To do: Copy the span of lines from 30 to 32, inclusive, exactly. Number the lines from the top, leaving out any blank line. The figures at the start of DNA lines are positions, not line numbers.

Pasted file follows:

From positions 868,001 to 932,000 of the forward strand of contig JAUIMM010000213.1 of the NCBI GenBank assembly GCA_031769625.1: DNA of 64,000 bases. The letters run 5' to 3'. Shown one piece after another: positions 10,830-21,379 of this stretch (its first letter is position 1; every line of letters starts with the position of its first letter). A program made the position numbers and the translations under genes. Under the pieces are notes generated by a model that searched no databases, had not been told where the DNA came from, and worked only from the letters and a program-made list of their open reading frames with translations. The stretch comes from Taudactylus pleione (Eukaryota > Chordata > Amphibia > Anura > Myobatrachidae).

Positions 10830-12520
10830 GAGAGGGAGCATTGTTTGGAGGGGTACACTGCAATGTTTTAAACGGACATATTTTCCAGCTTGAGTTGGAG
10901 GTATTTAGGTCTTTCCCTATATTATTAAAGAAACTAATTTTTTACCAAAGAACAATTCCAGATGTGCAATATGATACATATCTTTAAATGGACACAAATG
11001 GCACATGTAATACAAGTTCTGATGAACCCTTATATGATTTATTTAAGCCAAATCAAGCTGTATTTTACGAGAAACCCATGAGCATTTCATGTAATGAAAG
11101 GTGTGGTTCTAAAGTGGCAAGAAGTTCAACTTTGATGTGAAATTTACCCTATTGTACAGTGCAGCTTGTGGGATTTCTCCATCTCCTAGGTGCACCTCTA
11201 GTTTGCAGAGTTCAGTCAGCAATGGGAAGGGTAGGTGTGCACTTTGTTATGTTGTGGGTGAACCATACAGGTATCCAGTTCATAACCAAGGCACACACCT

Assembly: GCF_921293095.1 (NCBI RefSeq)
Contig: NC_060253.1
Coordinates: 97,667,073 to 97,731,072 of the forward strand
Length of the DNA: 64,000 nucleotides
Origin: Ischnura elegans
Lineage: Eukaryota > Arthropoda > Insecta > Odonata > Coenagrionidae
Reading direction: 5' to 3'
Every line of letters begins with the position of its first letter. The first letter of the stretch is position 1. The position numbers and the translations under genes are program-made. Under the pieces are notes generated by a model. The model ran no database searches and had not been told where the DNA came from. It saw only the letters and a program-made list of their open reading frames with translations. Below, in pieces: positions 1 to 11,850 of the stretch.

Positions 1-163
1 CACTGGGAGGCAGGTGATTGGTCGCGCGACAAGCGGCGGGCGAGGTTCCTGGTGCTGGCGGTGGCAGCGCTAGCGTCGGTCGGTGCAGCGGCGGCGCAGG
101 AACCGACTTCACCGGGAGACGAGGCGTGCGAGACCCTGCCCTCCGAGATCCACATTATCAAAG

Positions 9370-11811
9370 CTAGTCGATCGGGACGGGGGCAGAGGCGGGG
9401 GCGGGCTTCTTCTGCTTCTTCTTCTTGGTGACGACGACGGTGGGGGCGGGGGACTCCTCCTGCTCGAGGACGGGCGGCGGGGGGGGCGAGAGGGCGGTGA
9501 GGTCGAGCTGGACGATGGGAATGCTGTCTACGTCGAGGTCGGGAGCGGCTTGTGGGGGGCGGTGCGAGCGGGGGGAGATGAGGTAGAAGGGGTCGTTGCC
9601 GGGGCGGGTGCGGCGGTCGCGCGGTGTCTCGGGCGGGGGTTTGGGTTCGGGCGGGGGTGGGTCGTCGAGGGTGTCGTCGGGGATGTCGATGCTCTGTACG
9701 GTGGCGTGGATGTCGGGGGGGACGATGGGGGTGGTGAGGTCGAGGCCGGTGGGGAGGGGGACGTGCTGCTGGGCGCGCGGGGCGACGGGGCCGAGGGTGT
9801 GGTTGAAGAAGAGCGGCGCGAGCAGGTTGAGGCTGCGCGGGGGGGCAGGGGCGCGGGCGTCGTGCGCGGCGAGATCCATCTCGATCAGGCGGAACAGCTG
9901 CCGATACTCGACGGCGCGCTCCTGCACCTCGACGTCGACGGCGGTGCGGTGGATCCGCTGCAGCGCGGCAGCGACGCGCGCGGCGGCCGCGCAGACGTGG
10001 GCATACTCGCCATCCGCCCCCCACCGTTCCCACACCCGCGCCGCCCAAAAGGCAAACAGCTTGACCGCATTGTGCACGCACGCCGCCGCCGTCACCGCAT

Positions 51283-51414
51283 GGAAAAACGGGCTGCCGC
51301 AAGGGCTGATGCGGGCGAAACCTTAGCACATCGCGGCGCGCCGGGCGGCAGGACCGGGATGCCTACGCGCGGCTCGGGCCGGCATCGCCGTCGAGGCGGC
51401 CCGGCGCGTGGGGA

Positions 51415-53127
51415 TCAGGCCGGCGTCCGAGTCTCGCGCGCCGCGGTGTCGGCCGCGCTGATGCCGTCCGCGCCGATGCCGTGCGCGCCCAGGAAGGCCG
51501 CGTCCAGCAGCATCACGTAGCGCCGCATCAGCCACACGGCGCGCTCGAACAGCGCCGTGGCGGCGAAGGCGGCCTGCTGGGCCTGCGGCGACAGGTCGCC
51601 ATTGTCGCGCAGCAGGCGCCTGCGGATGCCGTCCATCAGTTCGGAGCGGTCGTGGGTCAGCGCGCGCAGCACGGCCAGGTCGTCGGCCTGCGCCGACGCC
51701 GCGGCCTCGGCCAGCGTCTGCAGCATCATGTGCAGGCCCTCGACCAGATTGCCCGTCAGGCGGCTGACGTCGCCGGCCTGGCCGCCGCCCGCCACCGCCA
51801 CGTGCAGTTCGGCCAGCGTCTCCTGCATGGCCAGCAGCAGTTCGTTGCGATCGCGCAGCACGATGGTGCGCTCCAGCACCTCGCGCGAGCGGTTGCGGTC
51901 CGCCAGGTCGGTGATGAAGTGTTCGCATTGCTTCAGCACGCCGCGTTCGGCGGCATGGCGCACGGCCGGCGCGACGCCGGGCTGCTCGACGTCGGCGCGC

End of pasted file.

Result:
51301 AAGGGCTGATGCGGGCGAAACCTTAGCACATCGCGGCGCGCCGGGCGGCAGGACCGGGATGCCTACGCGCGGCTCGGGCCGGCATCGCCGTCGAGGCGGC
51401 CCGGCGCGTGGGGA

Positions 51415-53127